Hours before the State of the Union Address by President Biden this past week, The White House lifted its mask mandate and announced that fully vaccinated people could stop wearing the face coverings following guidance from the U.S. Capitol physician.
At the conclusion of his speech, Biden spent a great deal of time doing the traditional presidential walk up the aisles of the House of Representatives chamber, greeting dignitaries, guests and members of Congress in close proximity.
Also earlier this week, British airline Jet2 became the first carrier in the world to drop its mask mandate, telling passengers they could now remove their masks for the entirety of their flight.
Two weeks ago, the Centers for Disease Control and Prevention announced it was lifting its restrictions regarding mask-wearing. The decision was based on the plummeting rates of COVID-19 cases and meant that more than 70 percent of the country could drop their masks at businesses, restaurants and other public places.
I’m sure you see where I’m going with this.
Just as the world was forced to change two years ago when the pandemic first hit, we have spent that time adapting to the deadly virus. But now it’s time to adapt back.
It’s finally time for the federal government to lift the mask mandate on planes, trains and buses when it expires on March 18.
There’s no need for a long, drawn-out explanation. The day should just pass with the CDC and/or the Biden Administration making a simple announcement that masks are no longer needed on those modes of transportation.
The events of the last two weeks or so have told us what we need to know and have told us that we are at a stage now where we are living with the virus. It is what it is. Adapt and move on.
Yes, this is a sore subject. A divisive subject, to be sure. Let’s face it – the tried-and-true saying that numbers don’t lie comes into play when you consider that of the 5,891 airplane and airport incidents of unruly passengers reported to the Federal Aviation Administration, a whopping 73 percent were related to wearing a mask.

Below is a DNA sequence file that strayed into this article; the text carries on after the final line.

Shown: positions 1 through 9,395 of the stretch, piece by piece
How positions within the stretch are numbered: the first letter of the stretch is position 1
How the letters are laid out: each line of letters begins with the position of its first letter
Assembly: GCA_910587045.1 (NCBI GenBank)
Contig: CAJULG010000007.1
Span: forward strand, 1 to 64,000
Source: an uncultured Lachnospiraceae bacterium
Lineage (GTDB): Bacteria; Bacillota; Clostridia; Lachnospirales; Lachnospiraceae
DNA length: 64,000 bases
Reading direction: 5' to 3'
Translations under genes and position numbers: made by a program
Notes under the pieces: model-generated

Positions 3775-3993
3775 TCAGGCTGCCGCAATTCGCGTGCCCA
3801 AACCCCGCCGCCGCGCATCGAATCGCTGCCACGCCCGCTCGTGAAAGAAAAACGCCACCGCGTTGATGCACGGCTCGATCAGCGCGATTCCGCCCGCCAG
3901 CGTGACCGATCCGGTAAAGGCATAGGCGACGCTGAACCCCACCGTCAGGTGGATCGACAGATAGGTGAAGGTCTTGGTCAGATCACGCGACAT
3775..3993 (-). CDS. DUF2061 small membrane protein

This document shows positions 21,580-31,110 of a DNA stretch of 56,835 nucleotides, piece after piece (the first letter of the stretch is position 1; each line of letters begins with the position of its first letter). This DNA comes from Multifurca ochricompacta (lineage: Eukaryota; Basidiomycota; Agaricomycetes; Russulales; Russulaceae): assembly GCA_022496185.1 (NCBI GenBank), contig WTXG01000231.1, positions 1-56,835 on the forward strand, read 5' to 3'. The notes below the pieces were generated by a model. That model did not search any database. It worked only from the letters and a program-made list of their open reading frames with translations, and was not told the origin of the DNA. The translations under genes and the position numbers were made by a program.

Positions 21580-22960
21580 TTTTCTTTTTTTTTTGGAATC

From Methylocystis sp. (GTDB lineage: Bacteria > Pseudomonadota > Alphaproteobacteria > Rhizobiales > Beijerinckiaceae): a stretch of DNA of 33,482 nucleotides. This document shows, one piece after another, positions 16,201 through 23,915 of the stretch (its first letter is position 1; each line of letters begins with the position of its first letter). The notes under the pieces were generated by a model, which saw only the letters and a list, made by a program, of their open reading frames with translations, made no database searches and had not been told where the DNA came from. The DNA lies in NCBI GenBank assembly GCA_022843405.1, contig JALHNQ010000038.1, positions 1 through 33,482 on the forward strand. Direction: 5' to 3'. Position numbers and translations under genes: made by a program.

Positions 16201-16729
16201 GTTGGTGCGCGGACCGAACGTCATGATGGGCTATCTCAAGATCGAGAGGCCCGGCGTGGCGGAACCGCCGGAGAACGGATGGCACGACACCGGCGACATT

So the political hot potato aspect will likely remain, especially for the “you’re trampling on my personal freedoms” crowd if the mask mandate is lifted but with the caveat that it’s only excused for fully vaccinated passengers.
And, as much as airline CEOs, especially, have lobbied for the removal of masks, it will remain a problem for flight attendants and flight crews. Though all airlines have had significant upgrades on planes with ventilation and HEPA filters, and the chance of transmission is low even in such a confined space, flight attendants remain wary and are asking for an extension of the mask mandate.
To them, I say this: We love you. We really do. I, personally, have put my admiration for the job that flight attendants perform into print and tried to be an advocate.
But this is the one time I must disagree with the flight crews and say, you can’t have it both ways. You can’t ask for relief from the verbal and physical attacks by passengers – which, of course, you deserve – without also having the mask mandate rescinded. For better or worse, as those FAA numbers bear out, confrontations on planes and the mask mandate go hand-in-hand.
It’s time that we wake up on March 19 knowing that we can travel without a mask again.
This article originally came Travel Pulse